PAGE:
Light is typically a symbol of purity and hope, it is illumination and intelligence. while dark often represents evil or mystery or fear. Shakespeare, however, inverts both symbols making them the complete opposite of what the audience assumes them to be as the story progresses. In the world of this play, mornings and bright lights are, mostly signs of negativity. Nighttime however is the only time Romeo and Juliet can be together in secret and enjoy the intimate side of being in love. It is the time of the two lovers to finally meet on another. Night pulls them closer whilst mornings pull them apart, two contrasting ideologies of the main theme in this play.
Throughout the play, characters are linked to this theme. In the start of the play, Montague questions Romeo's depression through dark imagery, setting the mood and tone of the scene. As the storyline thickens, rosaline also seems to be a dark figure as she is not Romeo's true love, however, Juliet is, who is associated with light as seen through the witty dialogues and wordplay by Romeo in acts 1 and 2. Through this imagery, Shakespeare has also simplified foreshadowing and emphasizes how quickly the two lovers are falling in love which can prove deadly, which it eventually did. The longing for sexual tension is tactfully highlighted through such imagery.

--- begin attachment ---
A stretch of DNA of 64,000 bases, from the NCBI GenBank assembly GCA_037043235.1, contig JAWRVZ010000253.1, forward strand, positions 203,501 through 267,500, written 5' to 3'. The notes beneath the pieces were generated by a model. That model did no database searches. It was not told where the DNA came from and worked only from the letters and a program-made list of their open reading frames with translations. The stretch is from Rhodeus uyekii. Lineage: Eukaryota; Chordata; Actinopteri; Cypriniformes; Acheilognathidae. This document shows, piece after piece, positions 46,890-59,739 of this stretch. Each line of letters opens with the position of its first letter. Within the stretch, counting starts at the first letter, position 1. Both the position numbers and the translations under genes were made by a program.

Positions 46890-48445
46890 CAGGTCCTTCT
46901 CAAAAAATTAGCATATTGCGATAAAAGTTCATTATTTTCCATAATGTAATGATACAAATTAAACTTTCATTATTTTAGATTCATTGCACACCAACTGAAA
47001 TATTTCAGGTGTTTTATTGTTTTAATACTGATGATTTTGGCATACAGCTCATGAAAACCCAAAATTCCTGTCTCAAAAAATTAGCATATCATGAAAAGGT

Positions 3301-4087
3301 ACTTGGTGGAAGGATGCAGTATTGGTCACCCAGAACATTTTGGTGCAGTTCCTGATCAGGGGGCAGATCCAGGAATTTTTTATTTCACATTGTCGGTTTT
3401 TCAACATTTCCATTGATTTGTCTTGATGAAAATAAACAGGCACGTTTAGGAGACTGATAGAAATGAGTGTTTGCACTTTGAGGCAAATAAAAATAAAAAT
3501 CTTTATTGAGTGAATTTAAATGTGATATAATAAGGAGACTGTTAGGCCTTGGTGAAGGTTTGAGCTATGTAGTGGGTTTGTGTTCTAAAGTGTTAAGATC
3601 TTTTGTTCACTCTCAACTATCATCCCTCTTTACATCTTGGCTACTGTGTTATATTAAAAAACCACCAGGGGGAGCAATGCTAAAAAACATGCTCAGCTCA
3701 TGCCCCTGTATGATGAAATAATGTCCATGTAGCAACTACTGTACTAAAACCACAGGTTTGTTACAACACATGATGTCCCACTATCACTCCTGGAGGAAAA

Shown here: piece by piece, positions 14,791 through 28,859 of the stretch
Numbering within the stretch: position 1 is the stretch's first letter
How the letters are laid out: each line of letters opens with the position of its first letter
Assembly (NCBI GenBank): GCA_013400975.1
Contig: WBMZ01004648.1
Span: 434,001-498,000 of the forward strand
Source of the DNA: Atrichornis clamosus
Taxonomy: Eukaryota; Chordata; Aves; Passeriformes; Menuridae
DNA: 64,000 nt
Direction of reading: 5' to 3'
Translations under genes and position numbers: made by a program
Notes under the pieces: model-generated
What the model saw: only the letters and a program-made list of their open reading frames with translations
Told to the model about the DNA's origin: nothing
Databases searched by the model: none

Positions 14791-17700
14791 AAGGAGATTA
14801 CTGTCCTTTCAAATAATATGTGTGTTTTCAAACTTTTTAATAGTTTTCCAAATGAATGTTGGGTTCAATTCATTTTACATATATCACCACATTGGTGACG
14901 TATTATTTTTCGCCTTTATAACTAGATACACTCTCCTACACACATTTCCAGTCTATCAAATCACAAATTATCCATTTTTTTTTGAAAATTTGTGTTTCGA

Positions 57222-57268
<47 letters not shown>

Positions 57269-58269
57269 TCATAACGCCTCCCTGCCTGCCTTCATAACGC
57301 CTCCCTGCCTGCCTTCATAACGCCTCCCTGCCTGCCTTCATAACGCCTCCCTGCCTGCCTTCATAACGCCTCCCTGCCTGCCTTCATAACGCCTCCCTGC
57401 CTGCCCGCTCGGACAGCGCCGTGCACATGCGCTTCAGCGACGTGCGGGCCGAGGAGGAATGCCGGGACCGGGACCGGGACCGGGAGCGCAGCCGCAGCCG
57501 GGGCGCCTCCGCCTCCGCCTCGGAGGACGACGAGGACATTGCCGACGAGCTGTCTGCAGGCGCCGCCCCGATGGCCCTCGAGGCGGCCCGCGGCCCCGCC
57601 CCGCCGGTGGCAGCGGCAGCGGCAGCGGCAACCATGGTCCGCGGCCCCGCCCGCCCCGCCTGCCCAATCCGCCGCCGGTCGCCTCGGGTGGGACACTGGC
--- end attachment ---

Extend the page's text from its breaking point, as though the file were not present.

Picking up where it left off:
As the sun sets, Juliet waits for Romeo to come to her bed, in her imagination, the idea of the night is directly linked with the idea of love-making. and it's not only Juliet, it is in fact the nurse as well who believes night is related to sexual tension. . 'Bear the burden' means 'do the work,' with an obvious sexual meaning attached to it. This further highlights humor in the play. Through the night, elements of tension, uncertainty, danger, and sudden passion are ever more clear to the audience. Romeo visits Juliet only at night and makes the friar do all the negotiations during the morning. Like the darkness, their love is associated with mystery and emotion. In fact, the day works against them. At the end of their honeymoon night, The lovers must part before morning to ensure that Romeo isn't caught and killed. In the exposition of this play, Romeo once again associates Juliet with light. For Romeo, Juliet's presence transforms the dark, gloomy, underground grave into its opposite, a room full of light and joy, a final reminiscence to Juliet's untimely death.